Devon could’ve died of shock on the spot. He collapsed to his knees, gazing wide eyed up at the abomination that sat on his house. He let out a throaty cry, and the beast turned its attention to him. While Devon abhorred the thought of using it, he did carry a forty-four caliber revolver around should he be attacked by a bear. He sighted the gun at the beast’s massive head and squeezed off three shots.

The first shot whizzed past its target, but the second and third found their marks. The beast let out a scream similar to a fierce rush of wind. Before Devon could fire off his last two shots, the beast soared into the air and vanished within seconds.

Devon panted and clambered to his feet. When he stepped back inside, he found everything in disarray. Cans of preserves laid smashed in the floor along with cookware and china; shelves and furniture were toppled over, their contents crushed or spilled. In any other circumstance, Devon would’ve sighed and cleaned up the mess. Instead, he climbed into bed and huddled under the blankets like a frightened child.

The beast haunted Devon’s dreams that night. Its wails reverberated in his skull, and its horrid skin brushed against him like sandpaper as it grabbed and devoured him. Its eyes, however, frightened him most. Bright yellow with razor thin pupils, they drilled straight into Devon’s soul.

Those eyes knew about his childhood days spent collecting insects in the pond, and his teenage ambition of becoming a biologist. He squeezed his lids shut, but it pried more information out of him as if he were an opened book. It learned about the falling out he had with his mother after the death of his grandmother, and his subsequent move. He screamed for it to end, but the eyes bored into him with unending malice.

Devon awoke to the sound of the beast’s cry. The house was not rattling, but Devon sensed that the creature was nearby. He peeked out the window and saw the beast burrowing near the edge of the woods. Grabbing his hunting rifle, Devon marched out to put a bullet in the abomination’s brain.

As Devon exited the house, the beast turned its attention to him. It hissed like the roar of a mighty wind. Devon took aim at its lowered head and fired. A bullet smashed into one of those damnable eyes. Devon couldn’t contain his smile at seeing the awful eye go out in a gush of mucous and brain matter. The beast staggered for a moment before collapsing.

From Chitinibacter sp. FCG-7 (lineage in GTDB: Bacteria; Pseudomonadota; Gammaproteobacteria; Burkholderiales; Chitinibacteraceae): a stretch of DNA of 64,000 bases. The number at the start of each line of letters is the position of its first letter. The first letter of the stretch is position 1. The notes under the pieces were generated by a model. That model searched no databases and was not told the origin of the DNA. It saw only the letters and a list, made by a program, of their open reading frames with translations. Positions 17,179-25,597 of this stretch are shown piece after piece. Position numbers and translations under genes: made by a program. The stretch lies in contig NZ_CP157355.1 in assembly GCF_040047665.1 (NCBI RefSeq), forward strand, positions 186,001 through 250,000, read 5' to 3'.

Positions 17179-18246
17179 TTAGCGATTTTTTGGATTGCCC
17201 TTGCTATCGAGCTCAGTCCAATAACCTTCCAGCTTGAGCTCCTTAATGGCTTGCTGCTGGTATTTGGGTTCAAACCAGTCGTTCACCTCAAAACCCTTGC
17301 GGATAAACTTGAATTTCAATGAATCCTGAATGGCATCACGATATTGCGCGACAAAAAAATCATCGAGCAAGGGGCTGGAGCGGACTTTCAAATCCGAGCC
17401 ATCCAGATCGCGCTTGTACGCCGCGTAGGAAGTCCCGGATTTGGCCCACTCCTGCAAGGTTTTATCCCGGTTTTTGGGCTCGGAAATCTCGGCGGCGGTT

Devon lowered the rifle and walked towards the pit the beast had dug. There seemed to be something hidden underneath the loose dirt. He brushed the soil away to see three large, milky white spheres. It took a moment for Devon to recognize them as eggs.

He almost smashed them right there, but something inside told him not to. He knelt down and felt one of the eggs. It was cool and slimy to the touch. He lifted his hand from it and a thick mucous covered his palm. He cringed and wiped the goo on his pant leg. The beast still laid there in the dirt, but Devon couldn’t help but go over to see if it was truly dead.

Feeling on its, or her, chest, Devon found no signs of heartbeat or breathing. He walked over to the beast’s resting head and looked at its destroyed eye socket. He grimaced when he saw the intact eye, but something in him bubbled up. He felt sympathy for the thing. Even if it was a horrible sight to behold, it was still a creature of the forest. Had he any right to kill it with fear as his only rationale?

That night, Devon tried to call his mother for the first time in years. He received no reply. It figured, he thought, that she’d have moved out or switched her phone number by now. For the first time since he moved into the woods, a sense of loneliness overcame him. Maybe it was because his nerves had been worn by his encounter with the creature. However, he felt that, while that was part of it, something else was also at play. Perhaps, he thought, his eyes had finally been opened to just how isolated he actually was.

Days went by without any further incident. Devon cleaned his house top to bottom, and it now looked as good as it had, if not better. The beast’s body still laid at the wood’s edge, missing chunks of flesh where wolves and other scavengers had picked at it. The eggs, however, laid unperturbed. Devon believed that it was the scent of sulfur that they’d started to reek of that kept the wild animals at bay.

One morning, when Devon went to try and chop apart the beast and finally be rid of it, a soft cooing sounded from the hole in the ground. Devon wasn’t sure if he was up to the task of confronting the infant beasts, but he approached the hole nonetheless. He kept his axe steady as he looked into the hole. Three infant beasts scampered about the dirt. They almost resembled baby turtles in their movements and posture. However, they still possessed the long neck and pterodactyl-esque body shape of their mother.

They scampered up to Devon, mouths wide open as if expecting a treat. Devon tried to lift the axe over his head, but he couldn’t bring himself to slay such helpless creatures. He went inside and brought out a package of ground beef. Dangling a chunk of beef over one of the baby beasts, it snapped up and devoured the morsel. He fed all three in this manner until he ran out of meat. They yipped happily before retreating into the dirt.

Devon looked back at the slain beast, and then at the infant beasts. He knelt down to the hole and watched as the babies slept.

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crabrock
Aug 2, 2002

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Grimey Drawer